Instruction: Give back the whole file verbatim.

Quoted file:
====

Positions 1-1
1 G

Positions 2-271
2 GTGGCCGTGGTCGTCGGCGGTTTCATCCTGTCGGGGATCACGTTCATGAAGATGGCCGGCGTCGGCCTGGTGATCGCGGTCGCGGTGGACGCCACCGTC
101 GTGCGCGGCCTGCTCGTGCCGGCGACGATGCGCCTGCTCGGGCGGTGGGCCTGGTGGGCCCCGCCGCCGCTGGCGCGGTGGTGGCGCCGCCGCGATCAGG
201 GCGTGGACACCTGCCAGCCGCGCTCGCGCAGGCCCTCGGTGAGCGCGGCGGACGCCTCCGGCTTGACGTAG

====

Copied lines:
Positions 1-1
1 G

Positions 2-271
2 GTGGCCGTGGTCGTCGGCGGTTTCATCCTGTCGGGGATCACGTTCATGAAGATGGCCGGCGTCGGCCTGGTGATCGCGGTCGCGGTGGACGCCACCGTC
101 GTGCGCGGCCTGCTCGTGCCGGCGACGATGCGCCTGCTCGGGCGGTGGGCCTGGTGGGCCCCGCCGCCGCTGGCGCGGTGGTGGCGCCGCCGCGATCAGG
201 GCGTGGACACCTGCCAGCCGCGCTCGCGCAGGCCCTCGGTGAGCGCGGCGGACGCCTCCGGCTTGACGTAG